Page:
Dem strategist: We're facing a "biblical disaster" in the midterms

AP Photo/Alex Brandon

I prefer the term “Dempocalypse” but we needn’t quibble over semantics in trying to describe the scale of the looming catastrophe.

Democrats seem to alternate between blaming their unpopularity on poor “messaging” and hoping that a political deus ex machina will rescue them from the debacle they’re facing. For one hot minute it seemed like the war in Ukraine might deliver that; Biden’s team has handled that conflict well, the occasional irresponsible babbling about “regime change” in Russia from the top aside. But there’s no sign of durable improvement in his job approval lately. His numbers inched upward briefly in the first two weeks of the war but then ticked back down and have been plodding along at 40-41 percent ever since.


Team Blue is running out of time for an electoral gamechanger. Their best chance is the Supreme Court overturning Roe in June, but if that doesn’t kickstart Democratic enthusiasm to turn out then they’re facing a truly epic beating this fall. All hope that inflation might fade soon organically, without painful intervention from the Fed, seems to have been lost. And the White House appears intent on following through with lifting Title 42, creating a border stampede that’s likely to tilt the remaining Democratic-leaning swing voters towards Republicans.

Surveying the political landscape and seeing no cause for hope, some liberal strategists have begun to despair:

Democrats are facing a nightmare scenario with about six months to go before the midterm elections…

“I think this is going to be a biblical disaster,” said one such Democratic strategist, who did not wish to be named. “This is the reality we are in as Democrats and no one wants to face it.”…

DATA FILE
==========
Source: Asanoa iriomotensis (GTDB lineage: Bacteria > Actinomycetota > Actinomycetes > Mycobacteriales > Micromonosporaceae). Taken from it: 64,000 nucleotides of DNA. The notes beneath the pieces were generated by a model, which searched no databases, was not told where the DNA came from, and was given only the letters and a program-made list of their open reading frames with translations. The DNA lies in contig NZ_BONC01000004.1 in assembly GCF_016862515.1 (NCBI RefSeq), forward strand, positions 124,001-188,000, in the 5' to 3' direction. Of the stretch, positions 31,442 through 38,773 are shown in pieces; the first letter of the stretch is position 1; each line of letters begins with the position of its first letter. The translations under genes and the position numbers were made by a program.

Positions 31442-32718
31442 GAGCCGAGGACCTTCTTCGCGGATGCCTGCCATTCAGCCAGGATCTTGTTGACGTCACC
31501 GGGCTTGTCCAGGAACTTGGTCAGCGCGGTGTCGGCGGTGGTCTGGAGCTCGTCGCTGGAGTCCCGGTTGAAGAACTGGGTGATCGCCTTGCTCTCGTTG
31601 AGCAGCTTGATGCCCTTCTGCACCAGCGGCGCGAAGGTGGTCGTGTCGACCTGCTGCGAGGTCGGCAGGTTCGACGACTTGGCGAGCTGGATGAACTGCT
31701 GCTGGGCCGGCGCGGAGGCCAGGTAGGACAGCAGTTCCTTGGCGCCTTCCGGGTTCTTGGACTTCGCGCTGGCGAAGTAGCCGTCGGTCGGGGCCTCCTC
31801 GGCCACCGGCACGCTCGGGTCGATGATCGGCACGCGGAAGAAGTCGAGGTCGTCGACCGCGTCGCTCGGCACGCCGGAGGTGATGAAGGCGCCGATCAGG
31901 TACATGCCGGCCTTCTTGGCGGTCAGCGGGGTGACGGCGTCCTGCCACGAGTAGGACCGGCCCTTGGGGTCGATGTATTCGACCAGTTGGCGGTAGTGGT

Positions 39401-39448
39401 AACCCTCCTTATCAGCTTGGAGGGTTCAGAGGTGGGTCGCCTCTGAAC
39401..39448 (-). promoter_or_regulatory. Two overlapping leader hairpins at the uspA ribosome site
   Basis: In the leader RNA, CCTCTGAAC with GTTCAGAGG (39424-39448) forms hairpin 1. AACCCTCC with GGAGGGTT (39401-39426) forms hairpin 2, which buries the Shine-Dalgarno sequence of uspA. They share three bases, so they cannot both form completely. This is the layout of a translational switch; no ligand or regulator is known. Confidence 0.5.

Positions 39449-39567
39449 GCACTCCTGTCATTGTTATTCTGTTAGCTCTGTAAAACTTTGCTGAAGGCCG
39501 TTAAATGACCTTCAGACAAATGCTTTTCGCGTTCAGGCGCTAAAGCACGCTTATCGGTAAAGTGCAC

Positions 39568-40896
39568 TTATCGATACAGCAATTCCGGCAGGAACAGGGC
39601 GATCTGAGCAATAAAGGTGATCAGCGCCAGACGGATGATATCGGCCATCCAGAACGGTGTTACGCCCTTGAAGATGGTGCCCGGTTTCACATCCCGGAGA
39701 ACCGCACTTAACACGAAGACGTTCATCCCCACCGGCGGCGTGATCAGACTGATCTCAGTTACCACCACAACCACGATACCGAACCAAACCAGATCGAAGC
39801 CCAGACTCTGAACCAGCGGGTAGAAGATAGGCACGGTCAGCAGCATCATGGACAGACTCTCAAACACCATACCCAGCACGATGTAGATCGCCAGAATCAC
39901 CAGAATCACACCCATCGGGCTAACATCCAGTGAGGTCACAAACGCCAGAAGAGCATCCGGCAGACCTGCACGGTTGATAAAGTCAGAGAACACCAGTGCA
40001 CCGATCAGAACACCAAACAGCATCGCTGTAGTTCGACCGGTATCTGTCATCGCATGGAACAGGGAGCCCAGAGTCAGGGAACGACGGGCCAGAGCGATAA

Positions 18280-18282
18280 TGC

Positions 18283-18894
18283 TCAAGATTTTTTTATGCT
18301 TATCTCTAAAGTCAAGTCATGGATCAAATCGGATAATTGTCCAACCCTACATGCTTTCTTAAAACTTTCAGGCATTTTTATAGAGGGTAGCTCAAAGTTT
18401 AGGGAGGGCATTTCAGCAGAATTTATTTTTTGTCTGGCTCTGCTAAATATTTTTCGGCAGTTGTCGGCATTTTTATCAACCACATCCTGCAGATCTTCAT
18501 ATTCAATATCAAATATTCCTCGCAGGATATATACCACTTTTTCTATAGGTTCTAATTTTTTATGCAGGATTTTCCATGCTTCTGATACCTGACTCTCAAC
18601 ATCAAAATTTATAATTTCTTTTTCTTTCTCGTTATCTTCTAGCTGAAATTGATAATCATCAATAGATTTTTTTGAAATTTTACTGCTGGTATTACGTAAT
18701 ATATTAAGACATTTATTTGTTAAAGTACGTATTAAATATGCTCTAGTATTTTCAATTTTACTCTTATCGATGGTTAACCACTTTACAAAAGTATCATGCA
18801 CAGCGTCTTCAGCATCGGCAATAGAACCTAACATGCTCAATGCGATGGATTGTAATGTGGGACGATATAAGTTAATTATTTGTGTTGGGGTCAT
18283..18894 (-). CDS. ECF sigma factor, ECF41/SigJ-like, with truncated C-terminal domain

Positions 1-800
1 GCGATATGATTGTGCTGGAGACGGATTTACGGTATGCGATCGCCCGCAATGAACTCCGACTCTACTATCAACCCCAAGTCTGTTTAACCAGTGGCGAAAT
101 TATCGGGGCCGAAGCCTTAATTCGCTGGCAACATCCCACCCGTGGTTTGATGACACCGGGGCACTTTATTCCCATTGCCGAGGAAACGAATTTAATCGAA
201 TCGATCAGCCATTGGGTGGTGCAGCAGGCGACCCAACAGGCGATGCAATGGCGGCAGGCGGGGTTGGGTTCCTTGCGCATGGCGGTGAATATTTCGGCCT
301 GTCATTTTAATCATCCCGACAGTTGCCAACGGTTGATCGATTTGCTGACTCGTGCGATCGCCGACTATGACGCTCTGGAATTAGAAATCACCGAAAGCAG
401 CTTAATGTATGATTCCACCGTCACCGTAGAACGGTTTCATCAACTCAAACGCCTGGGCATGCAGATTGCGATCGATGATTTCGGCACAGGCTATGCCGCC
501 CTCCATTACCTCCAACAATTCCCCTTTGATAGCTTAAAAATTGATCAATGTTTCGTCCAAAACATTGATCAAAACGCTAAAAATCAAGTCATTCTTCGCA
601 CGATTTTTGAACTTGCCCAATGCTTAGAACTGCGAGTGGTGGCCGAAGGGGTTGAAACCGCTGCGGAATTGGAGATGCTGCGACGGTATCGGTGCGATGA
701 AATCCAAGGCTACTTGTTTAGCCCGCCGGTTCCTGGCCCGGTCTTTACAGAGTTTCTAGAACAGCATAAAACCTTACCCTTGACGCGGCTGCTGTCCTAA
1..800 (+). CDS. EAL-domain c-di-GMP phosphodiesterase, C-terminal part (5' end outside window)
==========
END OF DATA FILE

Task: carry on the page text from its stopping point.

“We are in a very chaotic moment right now,” said one Democratic strategist, Joel Payne. “There’s COVID, Afghanistan was just last year, now there’s the war in Ukraine, and the economy is up or down depending on who you are. There is this general instability that sunk Donald Trump a mere 18 or 20 months ago, and it is now Joe Biden’s problem, Joe Biden’s challenge.”…

“The bad news is seeping through. It’s the good news — and there has been plenty of good news — that Democrats have done a poor job of messaging,” said Democratic strategist Julie Roginsky.


Payne’s point about endless chaos can’t be overstated. The reason Biden’s approval began to disintegrate last August amid the fiasco in Afghanistan wasn’t just because Americans felt humiliated by the Taliban takeover or because Biden’s team looked incompetent. It was evidence that replacing Trump with Biden wasn’t going to restore “normalcy” to American politics after all. The Delta wave came crashing down on the southeastern U.S. at around the same time, another sign that a change in leadership wouldn’t magically deliver the country from disruption. It’s been all downhill since then.